Friday, December 18, 2009

REVIEW: Tyrannosaurus Drip

Donaldson, J.  (2007).  Tyrannosaurus Drip.  New York:  Feiwel and Friends.


Appetizer:  A duckbill dinosaur egg is stolen from its nest and falls into the nest of two mean Tyrannosauruses--who have always hungered for the taste of a duckbill dinosaur.  Not the smartest dinosaurs ever, the tyrannosauruses don't realize the strange looking dinosaur hatching could be another type of dino.  As the Duckbill dinosaur begins to grow, he is nicknamed Tyrannosaurus Drip by his adopted family and teased for all of his differences.  Once Tyrannosaurus finds his rightful place

My friends, I was greatly entertained by this book.  Greatly entertained!  I thought the rhyming worked well and there was a lot of humor.  I found that the illustrations matched the text in humor and also included a lot of curves and swirly patterns.

I wasn't a particularly big fan of the ending though.  While the Tyrannosauruses are painted as being pretty much vile, I tended to just view them shall I say...having different ideals than those of the Duckbill dinosaurs of the world.  So, when *slight spoiler* the Tyrannosauruses have a unhappy end in the story, I didn't really feel it was deserved.  The tyrannosauruses were just doing what was in their nature.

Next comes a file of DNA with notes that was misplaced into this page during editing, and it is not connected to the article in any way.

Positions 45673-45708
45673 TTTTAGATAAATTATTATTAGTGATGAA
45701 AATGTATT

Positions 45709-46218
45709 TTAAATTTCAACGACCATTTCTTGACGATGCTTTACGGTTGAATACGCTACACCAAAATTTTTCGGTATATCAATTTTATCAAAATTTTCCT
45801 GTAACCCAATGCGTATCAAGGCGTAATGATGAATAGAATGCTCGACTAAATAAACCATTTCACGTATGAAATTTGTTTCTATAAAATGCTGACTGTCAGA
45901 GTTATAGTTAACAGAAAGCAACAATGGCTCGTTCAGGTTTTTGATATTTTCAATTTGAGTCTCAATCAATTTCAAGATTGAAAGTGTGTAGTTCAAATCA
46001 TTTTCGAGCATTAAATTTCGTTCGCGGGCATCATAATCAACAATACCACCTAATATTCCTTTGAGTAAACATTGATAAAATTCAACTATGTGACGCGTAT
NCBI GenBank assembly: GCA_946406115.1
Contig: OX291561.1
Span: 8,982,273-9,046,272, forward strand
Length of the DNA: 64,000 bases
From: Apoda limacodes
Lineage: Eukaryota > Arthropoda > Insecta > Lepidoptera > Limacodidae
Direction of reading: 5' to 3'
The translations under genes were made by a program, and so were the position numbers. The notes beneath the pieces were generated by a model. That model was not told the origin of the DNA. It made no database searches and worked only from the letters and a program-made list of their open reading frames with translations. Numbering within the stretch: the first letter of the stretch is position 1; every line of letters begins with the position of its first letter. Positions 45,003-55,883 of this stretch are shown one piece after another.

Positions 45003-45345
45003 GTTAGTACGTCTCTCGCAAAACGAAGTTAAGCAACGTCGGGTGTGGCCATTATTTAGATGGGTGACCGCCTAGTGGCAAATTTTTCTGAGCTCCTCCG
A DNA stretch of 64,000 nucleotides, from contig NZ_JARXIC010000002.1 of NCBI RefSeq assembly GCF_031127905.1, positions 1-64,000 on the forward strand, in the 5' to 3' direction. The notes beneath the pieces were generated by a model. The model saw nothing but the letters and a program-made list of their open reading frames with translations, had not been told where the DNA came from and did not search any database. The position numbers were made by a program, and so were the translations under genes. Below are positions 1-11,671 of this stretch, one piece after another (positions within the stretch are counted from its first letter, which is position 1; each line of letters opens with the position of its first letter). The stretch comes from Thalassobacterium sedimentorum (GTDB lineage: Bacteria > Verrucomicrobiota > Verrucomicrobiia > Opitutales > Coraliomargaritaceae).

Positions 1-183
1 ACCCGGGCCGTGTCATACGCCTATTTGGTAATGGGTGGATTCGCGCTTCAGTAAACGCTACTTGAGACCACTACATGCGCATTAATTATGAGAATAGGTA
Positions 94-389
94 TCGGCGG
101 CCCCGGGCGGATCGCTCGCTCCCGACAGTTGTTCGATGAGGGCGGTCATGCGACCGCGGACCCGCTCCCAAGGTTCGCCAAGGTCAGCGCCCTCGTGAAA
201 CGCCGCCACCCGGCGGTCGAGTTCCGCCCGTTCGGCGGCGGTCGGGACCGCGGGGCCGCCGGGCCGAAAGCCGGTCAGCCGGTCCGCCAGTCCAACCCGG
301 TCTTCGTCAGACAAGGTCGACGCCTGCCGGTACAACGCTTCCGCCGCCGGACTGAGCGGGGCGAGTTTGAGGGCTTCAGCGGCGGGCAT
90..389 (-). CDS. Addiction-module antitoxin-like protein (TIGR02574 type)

Dinner Conversation:

"In a prehistoric river in a prehistoric swamp,
Lived a herd of duckbill dinosaurs who liked to stand and chomp."

"But the two Tyrannosauruses, so grisly, mean and grim,
Couldn't catch the duckbill dinosaurs because the couldn't swim.
And they muttered, "Down with water!" and they muttered, "Down with wet!"
And they muttered, "What a shame that bridges aren't invented yet."

"The duckbill egg went rolling, and at last it came to rest
In--of all unlikely places--the Tyrannosaurus nest."

To Go with the Meal:

This story will naturally appeal to any child who doesn't feel like they belong to their family.  Where the tyrannosauruses eat meat, the new duckbill baby prefers plants and likes the thought of not having to hunt.  The brother and sister tyrannosauruses naturally turn to calling the "ugly ducking" Tyrannosaurus Drip.  So, the book could also address problems of name calling either among siblings or in a classroom.

I like the theme of finding a place where Tyrannosaurus Drip can belong.  This would be great to reinforce with young students who often feel excluded at some time or another.

A teacher could also draw out the parallel's this story has to Andersen's The Ugly Duckling and could have students make comparisons are create their own "outsider animal" story.

Tasty Rating:  !!!

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